If you tried to stand right on the line and lean over the plate 30+ years ago,

(a) You would often be thrown at, and
(b) The pitcher could throw fastballs at the inside corner, and unless you are Andrew McCutchen or Miguel Cabrera you won't be able to turn on that pitch quickly enough to do anything with it but pop out.

Pitchers flat aren't allowed to do (a) anymore, and as a direct consequence they can't do (b) anymore either--if you aim at the inside corner and miss, one of two things happens. Either:

(1) You miss inside, in which case you hit the batter or at least knock him down, and he gets first base and you get a warning. If you try again and miss inside again you will be ejected from the game.
(2) You miss outside, in which case you're throwing a fastball right down the middle and the batter is going to launch it into outer space.

In the late 1990s/early 2000s batters pushed their advantage too far by wearing body armor on their plateside arms and hanging their plateside elbow right over the plate--literally in the strike zone in some cases. That's mostly and quietly been done away with now.
   14. Jeff R., P***y Mainlander Posted: June 18, 2014 at 09:48 AM (#4729127)
He is strong but opposite field homers are not impossible. If you learn to hit the other way, a power hitter will have power to the opposite field. It's just that so many of our current power hitters didn't learn that. It's pull, pull, pull. To the point that wild shifts can be played and they can't do anything about it.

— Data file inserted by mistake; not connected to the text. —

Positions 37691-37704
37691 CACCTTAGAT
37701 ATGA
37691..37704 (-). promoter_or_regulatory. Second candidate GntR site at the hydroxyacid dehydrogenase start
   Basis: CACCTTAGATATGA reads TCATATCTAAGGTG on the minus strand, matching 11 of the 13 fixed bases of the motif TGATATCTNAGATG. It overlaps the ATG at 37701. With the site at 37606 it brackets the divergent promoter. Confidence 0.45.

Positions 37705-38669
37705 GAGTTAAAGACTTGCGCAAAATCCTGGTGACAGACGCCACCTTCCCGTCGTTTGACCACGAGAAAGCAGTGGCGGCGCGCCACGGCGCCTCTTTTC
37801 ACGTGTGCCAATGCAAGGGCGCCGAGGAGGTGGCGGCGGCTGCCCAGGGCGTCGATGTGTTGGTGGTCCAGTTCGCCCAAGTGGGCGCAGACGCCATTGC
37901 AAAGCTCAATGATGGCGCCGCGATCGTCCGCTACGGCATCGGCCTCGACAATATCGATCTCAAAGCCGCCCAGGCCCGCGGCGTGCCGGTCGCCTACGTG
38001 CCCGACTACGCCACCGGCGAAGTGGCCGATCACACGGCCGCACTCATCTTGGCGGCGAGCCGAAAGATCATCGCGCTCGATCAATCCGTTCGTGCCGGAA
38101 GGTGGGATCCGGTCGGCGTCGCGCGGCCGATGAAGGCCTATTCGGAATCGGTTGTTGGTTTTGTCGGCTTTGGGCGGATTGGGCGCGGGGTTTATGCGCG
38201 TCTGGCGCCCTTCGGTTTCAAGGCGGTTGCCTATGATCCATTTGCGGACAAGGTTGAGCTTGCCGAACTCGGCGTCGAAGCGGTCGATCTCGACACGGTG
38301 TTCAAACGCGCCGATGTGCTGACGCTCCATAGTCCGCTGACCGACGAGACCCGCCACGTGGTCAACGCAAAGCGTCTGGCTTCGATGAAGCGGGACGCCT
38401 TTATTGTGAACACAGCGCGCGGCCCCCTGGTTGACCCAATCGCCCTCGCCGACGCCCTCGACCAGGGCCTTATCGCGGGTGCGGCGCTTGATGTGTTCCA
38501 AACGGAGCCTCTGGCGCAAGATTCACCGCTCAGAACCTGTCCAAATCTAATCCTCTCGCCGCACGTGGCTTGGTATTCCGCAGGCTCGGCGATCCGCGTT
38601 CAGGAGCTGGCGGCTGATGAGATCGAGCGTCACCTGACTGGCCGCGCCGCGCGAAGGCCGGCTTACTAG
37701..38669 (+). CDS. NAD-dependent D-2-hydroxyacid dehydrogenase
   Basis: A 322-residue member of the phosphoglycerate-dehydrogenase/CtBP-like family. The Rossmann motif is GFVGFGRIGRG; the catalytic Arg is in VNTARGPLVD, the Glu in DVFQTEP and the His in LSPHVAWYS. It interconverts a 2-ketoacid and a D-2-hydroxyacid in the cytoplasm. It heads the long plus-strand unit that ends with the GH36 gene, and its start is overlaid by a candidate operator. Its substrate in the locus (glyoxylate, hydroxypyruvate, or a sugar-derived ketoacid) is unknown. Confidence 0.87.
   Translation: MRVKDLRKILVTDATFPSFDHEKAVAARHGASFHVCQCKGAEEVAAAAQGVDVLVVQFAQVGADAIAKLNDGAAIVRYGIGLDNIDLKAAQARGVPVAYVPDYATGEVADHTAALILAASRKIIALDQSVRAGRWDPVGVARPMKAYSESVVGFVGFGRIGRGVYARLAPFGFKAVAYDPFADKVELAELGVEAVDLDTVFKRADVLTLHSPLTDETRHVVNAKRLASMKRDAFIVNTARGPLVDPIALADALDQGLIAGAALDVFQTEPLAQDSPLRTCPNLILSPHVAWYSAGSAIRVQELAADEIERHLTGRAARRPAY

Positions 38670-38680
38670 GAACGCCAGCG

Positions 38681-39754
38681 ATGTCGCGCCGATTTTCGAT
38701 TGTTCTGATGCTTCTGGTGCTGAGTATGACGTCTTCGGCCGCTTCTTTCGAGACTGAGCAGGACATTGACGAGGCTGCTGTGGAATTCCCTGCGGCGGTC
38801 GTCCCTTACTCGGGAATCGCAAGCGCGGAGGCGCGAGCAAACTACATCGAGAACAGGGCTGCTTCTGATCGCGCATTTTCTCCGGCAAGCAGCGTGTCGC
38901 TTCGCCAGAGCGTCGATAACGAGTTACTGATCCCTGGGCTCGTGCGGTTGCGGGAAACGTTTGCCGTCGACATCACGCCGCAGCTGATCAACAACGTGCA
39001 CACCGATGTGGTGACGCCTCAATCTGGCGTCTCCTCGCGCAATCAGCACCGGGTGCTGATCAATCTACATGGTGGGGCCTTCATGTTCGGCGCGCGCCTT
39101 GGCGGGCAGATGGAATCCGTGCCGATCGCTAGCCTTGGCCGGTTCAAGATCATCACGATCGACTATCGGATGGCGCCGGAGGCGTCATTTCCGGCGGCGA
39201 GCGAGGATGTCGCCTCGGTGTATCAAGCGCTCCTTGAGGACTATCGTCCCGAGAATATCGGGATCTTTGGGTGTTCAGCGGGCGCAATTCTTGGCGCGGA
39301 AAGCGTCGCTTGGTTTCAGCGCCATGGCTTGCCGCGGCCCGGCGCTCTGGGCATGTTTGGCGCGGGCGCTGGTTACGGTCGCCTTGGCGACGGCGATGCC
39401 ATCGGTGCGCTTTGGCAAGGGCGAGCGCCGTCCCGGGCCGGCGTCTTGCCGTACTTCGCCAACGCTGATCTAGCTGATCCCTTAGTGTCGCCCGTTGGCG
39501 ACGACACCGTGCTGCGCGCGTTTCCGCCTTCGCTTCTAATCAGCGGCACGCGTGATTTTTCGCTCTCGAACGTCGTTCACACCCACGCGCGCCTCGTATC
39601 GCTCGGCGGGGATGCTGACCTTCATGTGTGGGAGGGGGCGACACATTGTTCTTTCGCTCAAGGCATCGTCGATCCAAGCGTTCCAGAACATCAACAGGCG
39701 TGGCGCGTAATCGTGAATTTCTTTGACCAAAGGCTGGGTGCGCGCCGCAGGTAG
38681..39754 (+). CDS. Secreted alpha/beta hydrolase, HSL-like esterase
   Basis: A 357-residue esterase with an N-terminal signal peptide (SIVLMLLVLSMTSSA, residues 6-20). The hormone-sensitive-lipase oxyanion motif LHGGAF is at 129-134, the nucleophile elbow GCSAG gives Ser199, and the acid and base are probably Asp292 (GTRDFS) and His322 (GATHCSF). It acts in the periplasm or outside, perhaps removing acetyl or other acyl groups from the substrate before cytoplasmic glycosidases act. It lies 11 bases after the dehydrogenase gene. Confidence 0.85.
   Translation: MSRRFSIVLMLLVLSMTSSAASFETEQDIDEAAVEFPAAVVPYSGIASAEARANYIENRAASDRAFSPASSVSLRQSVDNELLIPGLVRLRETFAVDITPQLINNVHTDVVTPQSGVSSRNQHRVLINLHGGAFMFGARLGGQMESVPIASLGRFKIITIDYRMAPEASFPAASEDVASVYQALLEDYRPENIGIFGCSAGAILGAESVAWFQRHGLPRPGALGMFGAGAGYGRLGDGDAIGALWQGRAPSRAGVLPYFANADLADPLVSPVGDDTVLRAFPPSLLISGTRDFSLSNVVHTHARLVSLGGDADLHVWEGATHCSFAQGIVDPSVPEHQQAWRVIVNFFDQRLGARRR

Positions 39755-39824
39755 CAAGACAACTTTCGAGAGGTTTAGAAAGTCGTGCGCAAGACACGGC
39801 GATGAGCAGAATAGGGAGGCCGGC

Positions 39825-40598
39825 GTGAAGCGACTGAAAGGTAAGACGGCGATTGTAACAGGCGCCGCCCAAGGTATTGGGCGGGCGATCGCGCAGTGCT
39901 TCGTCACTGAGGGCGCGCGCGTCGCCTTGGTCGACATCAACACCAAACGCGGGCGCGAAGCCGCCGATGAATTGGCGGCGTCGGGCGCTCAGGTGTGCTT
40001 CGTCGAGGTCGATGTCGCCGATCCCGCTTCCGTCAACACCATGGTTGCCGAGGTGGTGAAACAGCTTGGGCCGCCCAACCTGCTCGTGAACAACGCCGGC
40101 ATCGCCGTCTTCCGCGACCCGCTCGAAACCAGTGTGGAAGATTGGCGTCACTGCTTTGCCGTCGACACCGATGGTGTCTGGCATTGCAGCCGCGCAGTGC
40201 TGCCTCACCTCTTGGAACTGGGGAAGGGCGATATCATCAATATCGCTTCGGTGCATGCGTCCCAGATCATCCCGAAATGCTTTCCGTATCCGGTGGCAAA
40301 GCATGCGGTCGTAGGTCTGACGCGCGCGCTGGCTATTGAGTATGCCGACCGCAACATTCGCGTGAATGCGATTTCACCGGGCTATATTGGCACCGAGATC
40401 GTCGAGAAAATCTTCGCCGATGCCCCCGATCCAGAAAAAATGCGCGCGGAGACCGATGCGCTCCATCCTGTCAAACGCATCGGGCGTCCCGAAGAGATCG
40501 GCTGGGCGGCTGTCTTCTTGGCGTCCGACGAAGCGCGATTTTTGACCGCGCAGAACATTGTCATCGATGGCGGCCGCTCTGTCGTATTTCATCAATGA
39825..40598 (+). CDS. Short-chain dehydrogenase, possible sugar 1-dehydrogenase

Learn to hit the other way, kids.


Pulling the ball works pretty well for Jose Bautista--to the point that 53 of his homers in his 54-homer season were pulled to left.
   15. Russ Posted: June 18, 2014 at 09:59 AM (#4729137)
He's a stud, but it wasn't THAT big a deal.


TWSS
   16. Harveys Wallbangers Posted: June 18, 2014 at 11:11 AM (#4729213)
eric davis hit an opposite field homer in montreal that had people talking for several weeks

   17. Rowland Office Supplies Posted: June 18, 2014 at 11:28 AM (#4729234)
Jeff Burroughs as a Brave used to hit a ton of opposite field hooking iron shots at the Launching Pad that would slice around the foul pole and just clear the super-short fence (I think it was five feet high). It was like watching Phil Mickelson.
   18. Harveys Wallbangers Posted: June 18, 2014 at 11:34 AM (#4729245)